The Chicago Symphony Orchestra pays tribute to Florence Price | Culture & Leisure

The Century of Progress International Exposition, also known as the Chicago World’s Fair, was held from 1933 to 1934 and changed the life of composer Florence Price. It was for this international event that his first symphony was selected as one of the works for a celebration concert by the Chicago Symphony Orchestra (CSO) conducted by Frederick Stock in June 1933.

This event marks a turning point: it is the first major work by a black woman performed by a major American orchestra.

At the beginning of May, some 89 years later, the musical director of CSO, Riccardo Muti, returns to the music of Florence Price. Muti had scheduled the CSO’s first performances of his Symphony No. 3 for spring 2020, but those concerts were canceled due to the pandemic.

Florence Price wasn’t just an American composer, she was a Chicago composer. She moved to Chicago from Little Rock, Arkansas in the 1920s and lived just north of Hyde Park in Bronzeville, where she sometimes worked as an organist when not composing. She was Margaret Bonds’ friend and teacher.

These performances of his Symphony No. 3 were treated as a kind of celebration. Each concert was preceded by a free panel discussion by Florence Price (as well as her colleague and friend William Grant Still), followed by brief chamber recitals in the Grainger Ballroom and Symphony Center Rotunda. This pre-concert attention to Price and his work was both informative and entertaining, and set the stage for a much-anticipated concert. Congratulations to the staff and volunteers of the Symphony Center who made this multi-event evening an enjoyable and rewarding experience.

With all that build up, Muti and the CSO did not disappoint. The first movement, marked Andante—Allegro, overflows with musical ideas, happily skipping from one thought to another. Muti deftly navigated the unexpected and complex mood and expression shifts brilliantly, and unveiled the blues-inspired elements. The second movement features a wonderful bassoon solo before reaching a dramatic conclusion.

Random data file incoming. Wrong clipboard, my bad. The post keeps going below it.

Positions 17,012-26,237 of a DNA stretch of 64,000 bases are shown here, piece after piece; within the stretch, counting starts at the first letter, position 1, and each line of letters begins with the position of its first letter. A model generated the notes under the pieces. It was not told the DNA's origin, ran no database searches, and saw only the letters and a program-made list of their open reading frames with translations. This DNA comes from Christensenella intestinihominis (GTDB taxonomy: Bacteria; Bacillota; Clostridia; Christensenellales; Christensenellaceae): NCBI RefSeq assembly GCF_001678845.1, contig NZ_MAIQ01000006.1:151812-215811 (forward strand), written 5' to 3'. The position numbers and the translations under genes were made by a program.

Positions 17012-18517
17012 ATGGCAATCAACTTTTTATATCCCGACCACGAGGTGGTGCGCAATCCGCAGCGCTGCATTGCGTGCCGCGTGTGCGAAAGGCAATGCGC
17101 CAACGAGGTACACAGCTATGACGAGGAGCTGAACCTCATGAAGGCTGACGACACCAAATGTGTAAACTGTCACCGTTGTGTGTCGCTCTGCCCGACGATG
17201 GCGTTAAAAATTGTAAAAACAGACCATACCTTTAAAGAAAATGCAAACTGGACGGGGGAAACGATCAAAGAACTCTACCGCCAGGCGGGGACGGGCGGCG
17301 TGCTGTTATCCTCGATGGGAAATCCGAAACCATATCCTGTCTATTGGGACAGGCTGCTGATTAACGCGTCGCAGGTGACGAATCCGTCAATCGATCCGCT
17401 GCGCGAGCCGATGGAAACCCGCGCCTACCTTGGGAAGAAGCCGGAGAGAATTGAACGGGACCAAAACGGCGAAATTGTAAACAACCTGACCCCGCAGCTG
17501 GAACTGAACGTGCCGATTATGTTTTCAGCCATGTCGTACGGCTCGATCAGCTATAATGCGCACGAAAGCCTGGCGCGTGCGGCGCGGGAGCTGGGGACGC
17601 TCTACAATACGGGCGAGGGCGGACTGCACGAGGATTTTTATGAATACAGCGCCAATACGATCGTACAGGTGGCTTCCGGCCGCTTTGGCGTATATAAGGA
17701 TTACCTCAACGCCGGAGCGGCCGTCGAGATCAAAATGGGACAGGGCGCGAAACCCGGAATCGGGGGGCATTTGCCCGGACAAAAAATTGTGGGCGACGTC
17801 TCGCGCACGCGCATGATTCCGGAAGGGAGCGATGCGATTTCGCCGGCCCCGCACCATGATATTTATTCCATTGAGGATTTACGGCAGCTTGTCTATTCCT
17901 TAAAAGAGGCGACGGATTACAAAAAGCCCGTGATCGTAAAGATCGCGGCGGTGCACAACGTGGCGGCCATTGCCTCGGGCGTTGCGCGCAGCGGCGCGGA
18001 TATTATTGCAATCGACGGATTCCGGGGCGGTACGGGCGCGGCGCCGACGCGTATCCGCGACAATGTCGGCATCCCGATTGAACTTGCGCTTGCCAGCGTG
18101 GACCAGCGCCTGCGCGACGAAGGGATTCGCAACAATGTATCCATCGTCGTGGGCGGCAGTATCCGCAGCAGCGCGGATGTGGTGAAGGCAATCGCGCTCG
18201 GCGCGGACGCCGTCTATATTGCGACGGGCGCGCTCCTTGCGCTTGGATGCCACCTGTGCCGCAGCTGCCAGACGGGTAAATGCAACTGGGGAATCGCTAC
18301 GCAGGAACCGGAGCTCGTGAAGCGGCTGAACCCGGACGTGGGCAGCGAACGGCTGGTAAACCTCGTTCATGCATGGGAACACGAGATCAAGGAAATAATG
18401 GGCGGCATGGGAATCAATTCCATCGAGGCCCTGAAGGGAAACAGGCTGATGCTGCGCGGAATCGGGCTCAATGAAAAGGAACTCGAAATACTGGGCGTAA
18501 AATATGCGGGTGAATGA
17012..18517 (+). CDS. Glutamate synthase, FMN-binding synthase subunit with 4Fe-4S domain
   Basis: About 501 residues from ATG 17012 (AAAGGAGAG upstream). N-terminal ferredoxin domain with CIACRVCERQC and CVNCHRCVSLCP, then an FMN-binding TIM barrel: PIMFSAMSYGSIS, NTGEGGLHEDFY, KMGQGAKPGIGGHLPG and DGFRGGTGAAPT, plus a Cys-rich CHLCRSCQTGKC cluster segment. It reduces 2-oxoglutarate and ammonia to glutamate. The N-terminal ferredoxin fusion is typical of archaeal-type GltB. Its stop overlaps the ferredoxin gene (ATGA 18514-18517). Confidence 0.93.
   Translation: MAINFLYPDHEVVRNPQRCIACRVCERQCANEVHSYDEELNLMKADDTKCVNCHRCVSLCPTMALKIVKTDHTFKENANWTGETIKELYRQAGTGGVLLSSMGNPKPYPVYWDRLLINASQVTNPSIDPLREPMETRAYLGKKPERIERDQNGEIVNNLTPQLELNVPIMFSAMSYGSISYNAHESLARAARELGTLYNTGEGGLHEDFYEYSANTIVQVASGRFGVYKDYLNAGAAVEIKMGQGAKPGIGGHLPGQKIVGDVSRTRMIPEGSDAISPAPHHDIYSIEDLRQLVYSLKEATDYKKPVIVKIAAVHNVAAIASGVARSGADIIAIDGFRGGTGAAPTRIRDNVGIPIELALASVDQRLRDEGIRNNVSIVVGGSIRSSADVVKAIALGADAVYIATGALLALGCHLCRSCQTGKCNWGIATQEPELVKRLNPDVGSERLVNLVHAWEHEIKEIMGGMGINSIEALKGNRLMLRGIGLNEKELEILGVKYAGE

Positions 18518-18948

The third movement is marked “Juba” for the African American dance style of that name. The music is gripping, with catchy syncopation and almost endless energy. Muti and his orchestra filled the music with fire and defiant jubilation. Price made extensive use of percussion (there were six percussionists plus a timpanist) and one of the many highlights is the xylophone solo, delivered with startling power by Cynthia Yeh. The moving melodies of the final movement were played with great excitement. The audience loved it during the Saturday night performance, giving Muti and the CSO a standing ovation.

Before the Price Symphony, which was the final work of the program, was a short work by black composer William Grant Still. Price and Still grew up in the same neighborhood of Little Rock and attended the same church. They eventually became lifelong friends.

Still was a pioneer for black composers, having achieved a large number of premieres. He was the first man of color to: have a major work performed by a major American orchestra, conduct a major American orchestra, conduct a symphony orchestra in the Deep South, have an opera performed by a major American company, have a televised opera, and conduct on national radio.

The work selected for this concert was Still’s “Mother and Child” in a version for string orchestra of what was originally composed for violin and piano. Muti presided over a refined performance, with a brilliant and silky sound. The flowery phrases brought out the tenderness of the music. There were serene moments that dissolved into melancholy. This short book was both moving and beautiful.

I believe that Muti wanted to pay homage to these two star composers and to do so he associated them with two works by Beethoven, one of the most talented and well-known classical composers. Essentially, he signaled to the audience that Price and Still belonged to the greats.

The concert opened with the Egmont Overture, with Muti bringing out both tense urgency and heroic triumph.

This was followed by a splendid rendition of Beethoven’s Symphony No. 4. Muti offered a gracefully understated second movement, which featured delightfully delicate pizzicato and expressive phrasing. The Scherzo buzzed with percussive power while the final movement was imbued with a crisp, snappy playing that served Beethoven well.

It was a wonderful performance and the attendance was excellent. As you headed out you heard nothing but praise for the music, for the performance and for the evening. It was nothing short of a great success. Exactly what we would wish for Florence Price.


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